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Huskies play up to potential in win over ASU

Fri., Jan. 3, 2014

TEMPE, Ariz. – Outside an upbeat locker room, standing against a yellow wall inside Wells Fargo Arena’s dingy concourse, Washington players spoke of progress in their pursuit of greater defensive performance.

They said the same things their coach, Lorenzo Romar, has been insisting recently: Statistics and scores aside, the Huskies are getting better.

So on Thursday night, the Huskies left here after a surprising 76-65 victory over Arizona State that wasn’t nearly so close, UW at one point leading by 24 points in the second half before letting walk-ons close the deal.

“I thought tonight was one of the first times all year that we came out and played like our identity was on the defensive end,” Romar said before the Huskies boarded a bus that would take them to Tucson for Saturday’s game at No. 1 Arizona. “That was our identity. And that’s something we’ve been trying to build and build, and hadn’t quite got there. And I thought on the road, we did a good job of that.”

ASU (11-3, 0-1 Pac-12) made nine of its 31 field-goal attempts in the first half – that’s a clip of 29 percent – and the Huskies (9-5, 1-0) used their myriad defensive stops to key a strong transition game that led to quick buckets.

Those buckets also led to a 30-7 run to finish the first half. UW entered halftime with a 40-23 lead that had to come as a surprise to approximately every one of the 5,788 in attendance.

“We played defense. That was the main thing,” said senior guard C.J. Wilcox, who led five UW players in double figures with 17 points. “We guarded them as a team.”

ASU guard Jahii Carson, the Pac-12’s fourth-leading scorer, was never a factor. He scored 10 of his team-high 15 points in the first half, but shot 5 of 12 from the field and had four turnovers.

It took a committee to force those numbers.

“It’s not 1-on-1 with him. You’re going to lose that battle,” Romar said. “You have to guard him as a team. And we just tried to, for lack of a better way to put it, zone up off the ball when he had the ball.”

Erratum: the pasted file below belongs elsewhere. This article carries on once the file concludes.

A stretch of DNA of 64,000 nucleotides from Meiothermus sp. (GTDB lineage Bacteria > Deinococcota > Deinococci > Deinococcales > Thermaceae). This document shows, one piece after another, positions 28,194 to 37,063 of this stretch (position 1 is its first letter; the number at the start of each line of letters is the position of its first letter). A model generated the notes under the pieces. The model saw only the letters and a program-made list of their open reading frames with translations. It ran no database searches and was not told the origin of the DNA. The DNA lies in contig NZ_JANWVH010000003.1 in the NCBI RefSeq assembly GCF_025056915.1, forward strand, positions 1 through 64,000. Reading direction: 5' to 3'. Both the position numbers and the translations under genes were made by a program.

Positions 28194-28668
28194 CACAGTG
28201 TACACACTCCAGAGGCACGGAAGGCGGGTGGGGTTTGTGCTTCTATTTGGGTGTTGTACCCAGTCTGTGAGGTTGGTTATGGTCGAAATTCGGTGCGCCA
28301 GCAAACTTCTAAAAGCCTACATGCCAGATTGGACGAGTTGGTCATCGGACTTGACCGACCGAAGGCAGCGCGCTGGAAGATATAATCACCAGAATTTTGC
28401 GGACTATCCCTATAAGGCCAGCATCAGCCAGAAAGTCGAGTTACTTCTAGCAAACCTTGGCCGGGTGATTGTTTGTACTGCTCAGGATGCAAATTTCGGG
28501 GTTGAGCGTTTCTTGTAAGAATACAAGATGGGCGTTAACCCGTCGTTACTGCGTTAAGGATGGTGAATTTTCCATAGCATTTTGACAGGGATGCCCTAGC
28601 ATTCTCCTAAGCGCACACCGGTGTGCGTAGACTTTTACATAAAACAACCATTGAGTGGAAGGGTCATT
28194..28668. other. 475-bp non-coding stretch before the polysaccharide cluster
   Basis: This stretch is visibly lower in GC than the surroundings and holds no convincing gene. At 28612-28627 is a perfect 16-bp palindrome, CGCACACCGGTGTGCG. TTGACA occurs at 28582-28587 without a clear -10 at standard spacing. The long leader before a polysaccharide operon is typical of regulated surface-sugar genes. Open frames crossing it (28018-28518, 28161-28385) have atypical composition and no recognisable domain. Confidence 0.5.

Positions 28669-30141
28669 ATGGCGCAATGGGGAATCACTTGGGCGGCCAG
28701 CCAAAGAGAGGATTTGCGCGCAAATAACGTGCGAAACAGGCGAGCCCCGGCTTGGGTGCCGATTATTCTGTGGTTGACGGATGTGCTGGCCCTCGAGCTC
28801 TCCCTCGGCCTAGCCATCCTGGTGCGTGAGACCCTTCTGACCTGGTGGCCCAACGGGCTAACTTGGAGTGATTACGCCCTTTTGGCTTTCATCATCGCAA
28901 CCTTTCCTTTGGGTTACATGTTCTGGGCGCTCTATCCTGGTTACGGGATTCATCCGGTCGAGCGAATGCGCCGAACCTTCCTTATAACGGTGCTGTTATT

Meanwhile, the Huskies attacked in transition, a pursuit led by freshman point guard Nigel Williams-Goss, who scored 12 points and keyed a few breaks himself by grabbing seven rebounds.

“When we were locked in defensively like that, we were getting stops and it allows us to get out in transition,” Williams-Goss said. “I think that was the biggest key to our offensive success, was being locked in defensively.”

Washington (9-5, 1-0)—Blackwell 3-5 4-4 10, Williams-Goss 6-14 0-0 12, Anderson 1-3 1-2 3, Andrews 5-10 3-5 14, Wilcox 6-13 1-2 17, Johnson 4-7 2-2 10, Smith 0-0 0-0 0, Taylor 0-1 0-0 0, Sterling 0-0 1-2 1, Simmons 1-2 2-2 4, Dierickx 0-1 1-2 1, Kemp, Jr. 2-4 0-1 4. Totals 28-60 15-22 76.

Arizona St. (11-3, 0-1)—Gilling 1-4 2-2 4, McKissic 5-10 2-3 13, Bachynski 5-7 3-4 13, Carson 5-12 5-7 15, Marshall 2-11 0-0 4, Murray 1-2 0-0 2, Robinson 1-2 2-2 5, Koulechov 1-3 0-0 2, Jacobsen 0-1 2-6 2, Tummala 1-2 1-2 3, Kearney 0-3 2-2 2. Totals 22-57 19-28 65.

Halftime—Washington 40-23. 3-Point Goals—Washington 5-13 (Wilcox 4-10, Andrews 1-2, Williams-Goss 0-1), Arizona St. 2-14 (Robinson 1-1, McKissic 1-5, Tummala 0-1, Koulechov 0-1, Marshall 0-3, Gilling 0-3). Fouled Out—None. Rebounds—Washington 40 (Blackwell, Simmons, Williams-Goss 7), Arizona St. 34 (Bachynski, McKissic 5). Assists—Washington 14 (Anderson, Andrews, Williams-Goss 3), Arizona St. 8 (Marshall, McKissic 2). Total Fouls—Washington 21, Arizona St. 17. A—5,788.

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